‘There are two languages in Wales,’ claim editors Sian Northey and Ness Owen in their joint-authored, bilingual introduction to A470: Poems for the Road / Cerddi’r Ffordd, a new collection of poetry from Arachne Press. 

Their main point is to highlight the ‘very few poets who write in both [English and Welsh]’ and a lack of translation between them, but I can’t contain my visceral reaction to the opening assertion.

I blame Gwyn Alf Williams and Wynford Vaughan-Thomas. If only the title of their famous television series on the history of Wales had been given a less catchy title. ‘The Dragon Has Two Tongues’ is one of Wales’ many oft-repeated myths, and among its most damaging.

The National Wales: Gwyn Alf Williams and Wynford Vaughan-Thomas who co-presented 'The Dragon Has Two Tongues' on HTV WalesGwyn Alf Williams and Wynford Vaughan-Thomas who co-presented 'The Dragon Has Two Tongues' on HTV Wales

By constantly underlining the bilingual duality of Wales’ official languages – often held up in one-upmanship over a perceived monolingual England – we consistently erase from our national conversation the languages, and therefore also the histories, cultures and very lives of that significant minority of Wales’ population for whom neither English nor Welsh is a mother tongue. And in neglecting some of us, we diminish all of us.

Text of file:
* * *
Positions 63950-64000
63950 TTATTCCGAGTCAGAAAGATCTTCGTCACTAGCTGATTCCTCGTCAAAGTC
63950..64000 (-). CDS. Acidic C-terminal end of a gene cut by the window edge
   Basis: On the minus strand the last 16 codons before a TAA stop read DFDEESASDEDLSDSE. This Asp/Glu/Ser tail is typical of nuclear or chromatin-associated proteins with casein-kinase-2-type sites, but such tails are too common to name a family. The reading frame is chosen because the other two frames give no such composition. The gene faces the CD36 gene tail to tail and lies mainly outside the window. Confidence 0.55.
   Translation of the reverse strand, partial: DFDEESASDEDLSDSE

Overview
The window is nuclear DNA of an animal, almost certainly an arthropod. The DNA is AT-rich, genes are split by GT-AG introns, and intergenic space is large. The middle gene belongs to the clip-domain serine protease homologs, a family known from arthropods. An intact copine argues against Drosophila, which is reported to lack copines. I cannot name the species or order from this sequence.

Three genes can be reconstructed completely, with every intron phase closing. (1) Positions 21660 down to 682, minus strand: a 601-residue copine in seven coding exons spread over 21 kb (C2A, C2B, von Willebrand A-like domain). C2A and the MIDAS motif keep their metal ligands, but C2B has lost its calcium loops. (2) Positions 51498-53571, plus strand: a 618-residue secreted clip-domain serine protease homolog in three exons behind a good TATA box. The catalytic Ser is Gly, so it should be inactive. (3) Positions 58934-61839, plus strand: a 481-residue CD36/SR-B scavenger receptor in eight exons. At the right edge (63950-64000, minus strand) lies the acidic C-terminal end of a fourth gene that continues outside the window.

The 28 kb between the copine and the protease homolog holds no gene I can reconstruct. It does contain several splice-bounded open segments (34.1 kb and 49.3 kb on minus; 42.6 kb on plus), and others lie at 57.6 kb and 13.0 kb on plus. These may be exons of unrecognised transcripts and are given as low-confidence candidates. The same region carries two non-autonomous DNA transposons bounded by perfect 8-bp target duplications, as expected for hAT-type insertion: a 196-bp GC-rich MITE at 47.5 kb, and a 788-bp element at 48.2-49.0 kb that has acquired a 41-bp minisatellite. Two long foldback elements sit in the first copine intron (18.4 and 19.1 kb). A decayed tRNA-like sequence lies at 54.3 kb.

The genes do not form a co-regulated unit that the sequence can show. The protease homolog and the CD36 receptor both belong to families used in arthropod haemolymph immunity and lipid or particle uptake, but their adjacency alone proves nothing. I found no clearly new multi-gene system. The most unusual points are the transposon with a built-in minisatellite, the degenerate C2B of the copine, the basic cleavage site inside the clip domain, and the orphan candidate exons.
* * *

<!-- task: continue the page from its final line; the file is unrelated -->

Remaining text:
According to the 2011 census, 3 per cent of Welsh people speak a first language that is not English or Welsh. In Cardiff the figure is 8 per cent. 

Although it is relatively well known that the Somali-Welsh – concentrated mainly in Cardiff, Newport and Swansea – are the country’s largest ethnic minority, Polish is actually the biggest linguistic group outside English and Welsh, its first-language speakers comprising well over 0.5% of Wales’ population.

A survey by CILT Cymru, the national centre for languages, revealed at least 98 languages are spoken by school pupils in Wales. Official data underestimates Wales’ diversity – and it is worth emphasising that beyond figures relating to first-language speakers, many thousands more Welsh citizens who have Welsh or English as a first language also speak one or more others. 

The National Wales: 'A470: Poems for the Road / Cerddi’r Ffordd' by Sian Northey and Ness Owen'A470: Poems for the Road / Cerddi’r Ffordd' by Sian Northey and Ness Owen